I’ve been developing a kid-friendly tank battle miniature wargame for a while -- as if I need any more projects to fragment my already taxed time, focus, and energy -- and am organizing a means of presenting core game concepts as a foundation followed by individual options players can add to provide greater depth of play as they master the rules.
Coincidentally a recent demonstration of Japanese taiko drumming at a local library’s children’s summer reading program helped reinforce this method in my mind. Aside from having a wonderfully humorous rapport with his young audience, the drummer managed to teach some very basic concepts of taiko drumming. After an initial piece to catch the kids’ attention, he explained some of the basic taiko “notes,” demonstrating each new one in turn, then adding them to all the previous ones until he combined them all in a very basic piece in which the children (and adults) could identify the elements he’d demonstrated. The program culminated in groups of children taking up drumsticks and playing along in an improvised piece with the taiko drummer as best they could.
My presentation of the kids’ tank game takes a similar approach: explain the essential core play concepts, then offer optional rules players can add as they become more familiar with the game. Granted, the elements forming the core rules for a playable game remain quite a bit more involved than the basic “notes” in taiko drumming (though I’m not disparaging that as an intricate musical form); but once kids can understand the basics enough to play a simple move-and-shoot skirmish, then they can start learning new “options” to add depth to a game with which they’re already familiar.
I stripped the core mechanics down to the absolute basics, moving and shooting, and even then each has some more intricate yet essential concepts to learn. Movement proved the easier of the two phases to simplify to the core: each tank has a movement value in inches, and players take turns moving individual tanks up to that maximum value. It ignores complications or slower movement rates traversing difficult terrain, treating any such tabletop scenery as obstacles through which one cannot pass (elements saved for later optional rules). Shooting involves a few more complicated concepts younger players might find difficult to comprehend, notably range and line of sight, elements I’ll have to carefully and cleanly explain rather than relegate to the optional rules to add later.
My original “to hit” mechanic required a bit of refinement. At first each tank had an attack and armor value added to a 1D6 roll; the shooting tank rolled 1D6 and added its attack value, while the defending tank rolled 1D6 and added its armor value, with the attacking tank scoring one hit if it beat the defending tank’s roll (with three accumulated hits destroying a tank). In playtest this proved too much die rolling on both sides. I settled for giving each tank a static defense value based on its historical armor and a bonus reflecting a slightly lower than average die roll (3). This way the shooting tank’s player just rolls 1D6, adds his attack value, and sees if it exceeds the target’s static defense value (though I’m also including a critical hit/failure mechanic primarily so underpowered tanks still have a chance of making that miracle hit against a seemingly impregnable target, and heavy tanks that might “automatically” hit have some chance of missing).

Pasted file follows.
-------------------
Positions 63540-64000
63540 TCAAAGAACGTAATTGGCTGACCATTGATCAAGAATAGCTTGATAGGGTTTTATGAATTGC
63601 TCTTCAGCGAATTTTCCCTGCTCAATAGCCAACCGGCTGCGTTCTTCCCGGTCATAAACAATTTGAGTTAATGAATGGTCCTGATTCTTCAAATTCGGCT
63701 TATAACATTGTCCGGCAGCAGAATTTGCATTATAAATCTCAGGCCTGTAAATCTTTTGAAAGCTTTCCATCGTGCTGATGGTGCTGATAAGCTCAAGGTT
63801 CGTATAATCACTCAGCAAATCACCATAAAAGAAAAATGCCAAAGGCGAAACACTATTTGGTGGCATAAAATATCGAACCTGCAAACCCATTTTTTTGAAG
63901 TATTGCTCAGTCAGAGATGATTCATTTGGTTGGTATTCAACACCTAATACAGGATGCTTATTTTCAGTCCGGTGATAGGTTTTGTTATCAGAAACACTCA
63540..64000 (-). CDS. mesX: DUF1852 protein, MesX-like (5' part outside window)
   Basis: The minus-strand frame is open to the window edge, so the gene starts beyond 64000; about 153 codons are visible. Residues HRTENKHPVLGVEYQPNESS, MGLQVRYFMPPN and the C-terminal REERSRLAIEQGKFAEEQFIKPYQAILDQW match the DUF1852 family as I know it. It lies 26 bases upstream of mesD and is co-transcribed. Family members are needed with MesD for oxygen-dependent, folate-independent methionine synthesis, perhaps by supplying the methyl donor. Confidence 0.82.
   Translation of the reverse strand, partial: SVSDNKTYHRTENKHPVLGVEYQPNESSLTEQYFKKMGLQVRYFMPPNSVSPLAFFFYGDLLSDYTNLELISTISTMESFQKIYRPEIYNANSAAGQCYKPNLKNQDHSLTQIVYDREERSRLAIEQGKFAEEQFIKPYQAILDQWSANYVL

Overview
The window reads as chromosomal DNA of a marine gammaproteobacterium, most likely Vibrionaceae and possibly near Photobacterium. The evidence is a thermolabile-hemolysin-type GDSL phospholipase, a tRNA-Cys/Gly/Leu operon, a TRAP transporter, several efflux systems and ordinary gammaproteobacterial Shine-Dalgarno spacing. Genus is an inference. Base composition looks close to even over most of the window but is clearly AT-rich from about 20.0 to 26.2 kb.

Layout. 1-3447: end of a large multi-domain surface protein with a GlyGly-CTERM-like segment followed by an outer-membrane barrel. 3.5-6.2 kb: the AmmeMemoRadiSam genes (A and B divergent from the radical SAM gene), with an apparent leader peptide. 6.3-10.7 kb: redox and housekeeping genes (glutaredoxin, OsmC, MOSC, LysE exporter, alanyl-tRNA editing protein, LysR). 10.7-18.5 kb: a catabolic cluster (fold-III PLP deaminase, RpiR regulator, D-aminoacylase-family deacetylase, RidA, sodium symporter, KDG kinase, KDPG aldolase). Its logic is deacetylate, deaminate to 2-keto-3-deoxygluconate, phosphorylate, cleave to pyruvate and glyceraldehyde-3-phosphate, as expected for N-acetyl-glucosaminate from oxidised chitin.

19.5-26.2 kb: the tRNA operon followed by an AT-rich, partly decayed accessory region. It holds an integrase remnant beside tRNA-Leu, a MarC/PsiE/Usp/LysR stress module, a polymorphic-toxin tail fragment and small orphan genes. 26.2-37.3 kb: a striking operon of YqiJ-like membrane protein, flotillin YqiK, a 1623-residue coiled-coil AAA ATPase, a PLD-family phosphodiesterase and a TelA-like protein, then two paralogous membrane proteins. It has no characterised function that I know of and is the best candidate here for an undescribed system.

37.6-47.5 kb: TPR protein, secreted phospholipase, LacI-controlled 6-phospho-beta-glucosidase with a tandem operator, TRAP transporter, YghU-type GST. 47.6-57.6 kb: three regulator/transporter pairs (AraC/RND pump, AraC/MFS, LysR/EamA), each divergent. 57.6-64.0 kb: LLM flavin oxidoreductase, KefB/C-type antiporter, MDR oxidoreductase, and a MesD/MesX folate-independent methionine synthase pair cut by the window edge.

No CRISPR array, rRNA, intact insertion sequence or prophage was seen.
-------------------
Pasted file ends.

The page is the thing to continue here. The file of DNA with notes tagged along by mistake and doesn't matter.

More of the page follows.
This approach lends itself to a marketing strategy I like: release the bare-bones yet playable core game elements as a free rules set, then offer a “deluxe” paid version incorporating the free rules with a host of optional add-ons along with cool cards, scenarios, expansive tank lists, and other play aids. Seasoned wargamers might wonder what kinds of “optional” rules were stripped from the core game or planned for introduction later once players have mastered the basic concepts. I’d like to design the optional rules as independent add-on elements players can review and choose to actively use piece-by-piece in their game. A few of the optional rules I’m designing include those outlining how cover, hull down vehicles, static anti-tank guns, shots at close range, difficult terrain, mine fields, and mission objectives all work within the parameters of the core game rules.
I’d love to more closely analyze this approach in relation to other games I’m developing -- not just those for a younger audience, but for adults, too -- though the complexities of some board games, not to mention the numerous elements essential to roleplaying games, seem somewhat too overwhelming for a clean execution of this method.
In distilling my original rules to the core elements I was helped in great part by playtesting an early, more involved version of the game with my young nephew. The sessions demonstrated several areas that needed cleaner mechanics and concepts that were more optional than essential to the game’s foundation from the eyes of a 10 year-old boy. After he got over the initial excitement of playing with Uncle Pete’s toy tanks and terrain (he has little exposure to games and no experience with miniature wargames), he quickly grasped the basic mechanics, particularly using the line of sight rules to keep terrain obstacles blocking my own shots.
As always, I encourage construction feedback and civilized discussion. Share a link to this blog entry on Google+ and tag me (+Peter Schweighofer) to comment.